Let Your Personality Show. After doing heaps of research on how to give the best possible answers to interview questions, try not to settle for cookie-cutterclichés of what you think the interviewer wants to hear. This can be boring, and you run the risk of getting lost among the competition. Even with the nerves associated with making a good impression, let your personality shine through.
Being yourself and showing your personality off can make you stand-out from the other candidates because the fact of the matter is that nobody else is you.
Don’t Give Motivations that are Irrelevant to the position. While you may have a lot of influences in your personal life that contribute to your motivations, not all of them are helpful in a job interview. Avoid responding with political or religious values because it can be off-putting or seem unrelated to the position.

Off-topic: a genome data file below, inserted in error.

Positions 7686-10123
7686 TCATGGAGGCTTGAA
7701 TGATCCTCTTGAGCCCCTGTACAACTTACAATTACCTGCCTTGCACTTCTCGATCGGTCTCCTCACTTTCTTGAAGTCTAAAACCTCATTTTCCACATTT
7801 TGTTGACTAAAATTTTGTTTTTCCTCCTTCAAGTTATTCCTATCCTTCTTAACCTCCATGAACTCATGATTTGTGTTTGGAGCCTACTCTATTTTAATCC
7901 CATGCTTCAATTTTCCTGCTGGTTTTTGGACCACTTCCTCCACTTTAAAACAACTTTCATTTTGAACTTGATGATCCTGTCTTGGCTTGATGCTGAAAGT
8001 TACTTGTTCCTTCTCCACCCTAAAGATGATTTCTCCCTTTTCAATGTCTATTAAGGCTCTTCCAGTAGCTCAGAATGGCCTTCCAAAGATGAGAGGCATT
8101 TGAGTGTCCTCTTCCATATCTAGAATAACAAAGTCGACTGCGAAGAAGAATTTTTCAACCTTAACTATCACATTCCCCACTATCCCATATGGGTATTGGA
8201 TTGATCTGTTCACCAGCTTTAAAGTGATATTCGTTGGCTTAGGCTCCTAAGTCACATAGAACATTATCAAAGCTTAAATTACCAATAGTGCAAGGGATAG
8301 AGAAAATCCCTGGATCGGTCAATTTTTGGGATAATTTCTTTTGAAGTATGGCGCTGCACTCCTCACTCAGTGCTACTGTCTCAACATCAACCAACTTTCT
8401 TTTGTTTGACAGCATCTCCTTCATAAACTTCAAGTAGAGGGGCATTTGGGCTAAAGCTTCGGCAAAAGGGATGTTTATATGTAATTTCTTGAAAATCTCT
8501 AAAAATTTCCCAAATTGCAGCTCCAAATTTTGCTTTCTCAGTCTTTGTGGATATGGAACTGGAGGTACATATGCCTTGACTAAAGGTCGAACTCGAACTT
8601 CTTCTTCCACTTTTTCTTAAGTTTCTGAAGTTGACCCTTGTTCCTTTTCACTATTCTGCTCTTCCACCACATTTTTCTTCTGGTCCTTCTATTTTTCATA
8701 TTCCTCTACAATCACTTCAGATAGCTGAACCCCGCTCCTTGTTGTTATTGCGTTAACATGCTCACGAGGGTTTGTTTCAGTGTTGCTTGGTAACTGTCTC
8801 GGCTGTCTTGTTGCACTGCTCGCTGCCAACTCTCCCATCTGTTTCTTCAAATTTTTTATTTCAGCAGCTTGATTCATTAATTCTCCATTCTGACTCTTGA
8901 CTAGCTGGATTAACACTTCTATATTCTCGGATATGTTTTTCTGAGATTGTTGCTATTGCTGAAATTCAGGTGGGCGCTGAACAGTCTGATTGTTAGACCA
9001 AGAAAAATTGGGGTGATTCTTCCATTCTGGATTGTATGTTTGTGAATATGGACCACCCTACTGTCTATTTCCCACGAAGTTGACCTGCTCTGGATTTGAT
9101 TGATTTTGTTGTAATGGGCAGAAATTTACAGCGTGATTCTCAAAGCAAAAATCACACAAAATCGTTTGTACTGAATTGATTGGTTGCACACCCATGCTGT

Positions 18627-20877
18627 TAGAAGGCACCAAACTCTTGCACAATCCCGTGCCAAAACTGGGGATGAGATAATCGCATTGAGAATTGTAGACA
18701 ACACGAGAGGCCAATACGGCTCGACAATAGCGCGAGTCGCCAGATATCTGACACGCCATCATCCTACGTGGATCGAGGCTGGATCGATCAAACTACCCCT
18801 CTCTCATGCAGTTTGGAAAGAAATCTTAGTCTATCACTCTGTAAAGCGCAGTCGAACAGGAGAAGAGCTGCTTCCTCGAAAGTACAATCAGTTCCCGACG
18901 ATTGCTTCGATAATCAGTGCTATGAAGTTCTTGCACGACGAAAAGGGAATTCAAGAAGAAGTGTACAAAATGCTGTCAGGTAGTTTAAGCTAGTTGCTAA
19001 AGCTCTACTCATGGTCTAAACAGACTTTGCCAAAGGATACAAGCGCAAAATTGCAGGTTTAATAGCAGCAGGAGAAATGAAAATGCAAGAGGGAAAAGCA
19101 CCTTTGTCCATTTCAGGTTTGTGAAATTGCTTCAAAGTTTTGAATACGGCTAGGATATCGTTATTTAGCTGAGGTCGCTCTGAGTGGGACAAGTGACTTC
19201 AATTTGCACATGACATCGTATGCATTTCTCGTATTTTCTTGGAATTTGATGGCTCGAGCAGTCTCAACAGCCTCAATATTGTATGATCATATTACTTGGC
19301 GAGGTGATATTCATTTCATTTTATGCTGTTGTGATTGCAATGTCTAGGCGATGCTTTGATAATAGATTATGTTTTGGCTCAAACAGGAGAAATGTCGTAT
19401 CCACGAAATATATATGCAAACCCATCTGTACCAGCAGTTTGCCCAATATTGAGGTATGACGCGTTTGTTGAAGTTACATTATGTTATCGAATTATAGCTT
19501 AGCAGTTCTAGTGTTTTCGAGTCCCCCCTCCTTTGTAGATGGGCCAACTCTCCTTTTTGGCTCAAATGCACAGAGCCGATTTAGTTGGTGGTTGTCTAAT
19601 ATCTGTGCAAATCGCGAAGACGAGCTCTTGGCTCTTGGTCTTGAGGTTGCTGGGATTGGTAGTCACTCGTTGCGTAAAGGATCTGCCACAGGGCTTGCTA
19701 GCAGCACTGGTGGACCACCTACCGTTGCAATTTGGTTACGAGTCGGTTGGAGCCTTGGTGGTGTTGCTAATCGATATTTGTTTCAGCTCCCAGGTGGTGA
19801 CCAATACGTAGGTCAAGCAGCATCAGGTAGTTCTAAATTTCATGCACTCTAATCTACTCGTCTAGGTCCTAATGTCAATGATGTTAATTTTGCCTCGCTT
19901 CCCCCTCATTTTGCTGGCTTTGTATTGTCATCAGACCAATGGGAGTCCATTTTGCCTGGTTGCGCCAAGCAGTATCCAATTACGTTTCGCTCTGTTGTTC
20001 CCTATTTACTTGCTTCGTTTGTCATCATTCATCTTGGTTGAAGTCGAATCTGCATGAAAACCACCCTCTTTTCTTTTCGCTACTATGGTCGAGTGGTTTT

Don’t Give a Lengthy, Unfocused Response. As with many of the answers you’ll be giving during a job interview, you should respond as concisely as possible. Stay on topic and try not to wander off into stories that aren’t relevant to the question.
Try to map out your possible answer in advance to keep it short and to the point when it comes time for the actual interview.
Don’t Get Too Personal. It’s important that you maintain professionalism. While asking how you define success can be an expansive question, you should continue to answer appropriately. Avoid divulging overly personal details.
Don’t Lie. Many applicants may be less than truthful in their answers to align their values with a potential employer during an interview. This strategy often fails. It’s always best, to be honest with an interviewer. You just have to be honest to your credit.
Maybe your first ideas for ways to express your definitions of success don’t reflect yourself in the best light. Do some restructuring of your answer and consider alternative examples of how you evaluate success.
Don’t Be Too Honest. It can seem contradictory to recommend that you not lie and avoid being too honest in the same list of tips.
However, walking this line effectively can make the difference between being hired or turned down. Don’t respond with motivations that could be interpreted as negative or unprofessional.